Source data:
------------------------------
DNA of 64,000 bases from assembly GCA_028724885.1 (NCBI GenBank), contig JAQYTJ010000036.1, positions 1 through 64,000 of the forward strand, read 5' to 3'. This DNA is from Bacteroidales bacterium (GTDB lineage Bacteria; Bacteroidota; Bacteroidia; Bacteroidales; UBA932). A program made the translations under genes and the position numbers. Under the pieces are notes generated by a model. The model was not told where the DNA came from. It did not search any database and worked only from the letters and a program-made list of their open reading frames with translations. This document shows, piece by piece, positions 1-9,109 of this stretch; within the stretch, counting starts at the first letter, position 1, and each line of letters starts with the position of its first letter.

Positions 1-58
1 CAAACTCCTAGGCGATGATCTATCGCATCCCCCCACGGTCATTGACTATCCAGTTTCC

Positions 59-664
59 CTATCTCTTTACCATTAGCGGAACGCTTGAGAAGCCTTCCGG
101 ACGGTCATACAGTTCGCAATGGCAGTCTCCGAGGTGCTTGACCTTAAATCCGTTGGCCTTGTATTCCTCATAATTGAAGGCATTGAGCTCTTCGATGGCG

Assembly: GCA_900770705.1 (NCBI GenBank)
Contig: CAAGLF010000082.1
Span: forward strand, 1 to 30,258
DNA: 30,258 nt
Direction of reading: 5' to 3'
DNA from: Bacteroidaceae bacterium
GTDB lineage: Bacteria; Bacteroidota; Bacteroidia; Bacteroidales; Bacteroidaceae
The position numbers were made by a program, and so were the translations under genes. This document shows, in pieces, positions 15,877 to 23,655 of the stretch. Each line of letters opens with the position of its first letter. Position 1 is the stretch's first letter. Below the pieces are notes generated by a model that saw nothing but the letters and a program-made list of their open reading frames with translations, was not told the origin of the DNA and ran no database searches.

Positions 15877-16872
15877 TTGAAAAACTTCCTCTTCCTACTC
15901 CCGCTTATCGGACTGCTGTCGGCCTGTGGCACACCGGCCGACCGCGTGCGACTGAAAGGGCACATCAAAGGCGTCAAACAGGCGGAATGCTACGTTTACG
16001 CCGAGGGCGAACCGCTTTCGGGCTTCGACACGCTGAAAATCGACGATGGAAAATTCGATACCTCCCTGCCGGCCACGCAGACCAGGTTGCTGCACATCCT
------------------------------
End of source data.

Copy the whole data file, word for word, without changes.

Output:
DNA of 64,000 bases from assembly GCA_028724885.1 (NCBI GenBank), contig JAQYTJ010000036.1, positions 1 through 64,000 of the forward strand, read 5' to 3'. This DNA is from Bacteroidales bacterium (GTDB lineage Bacteria; Bacteroidota; Bacteroidia; Bacteroidales; UBA932). A program made the translations under genes and the position numbers. Under the pieces are notes generated by a model. The model was not told where the DNA came from. It did not search any database and worked only from the letters and a program-made list of their open reading frames with translations. This document shows, piece by piece, positions 1-9,109 of this stretch; within the stretch, counting starts at the first letter, position 1, and each line of letters starts with the position of its first letter.

Positions 1-58
1 CAAACTCCTAGGCGATGATCTATCGCATCCCCCCACGGTCATTGACTATCCAGTTTCC

Positions 59-664
59 CTATCTCTTTACCATTAGCGGAACGCTTGAGAAGCCTTCCGG
101 ACGGTCATACAGTTCGCAATGGCAGTCTCCGAGGTGCTTGACCTTAAATCCGTTGGCCTTGTATTCCTCATAATTGAAGGCATTGAGCTCTTCGATGGCG

Assembly: GCA_900770705.1 (NCBI GenBank)
Contig: CAAGLF010000082.1
Span: forward strand, 1 to 30,258
DNA: 30,258 nt
Direction of reading: 5' to 3'
DNA from: Bacteroidaceae bacterium
GTDB lineage: Bacteria; Bacteroidota; Bacteroidia; Bacteroidales; Bacteroidaceae
The position numbers were made by a program, and so were the translations under genes. This document shows, in pieces, positions 15,877 to 23,655 of the stretch. Each line of letters opens with the position of its first letter. Position 1 is the stretch's first letter. Below the pieces are notes generated by a model that saw nothing but the letters and a program-made list of their open reading frames with translations, was not told the origin of the DNA and ran no database searches.

Positions 15877-16872
15877 TTGAAAAACTTCCTCTTCCTACTC
15901 CCGCTTATCGGACTGCTGTCGGCCTGTGGCACACCGGCCGACCGCGTGCGACTGAAAGGGCACATCAAAGGCGTCAAACAGGCGGAATGCTACGTTTACG
16001 CCGAGGGCGAACCGCTTTCGGGCTTCGACACGCTGAAAATCGACGATGGAAAATTCGATACCTCCCTGCCGGCCACGCAGACCAGGTTGCTGCACATCCT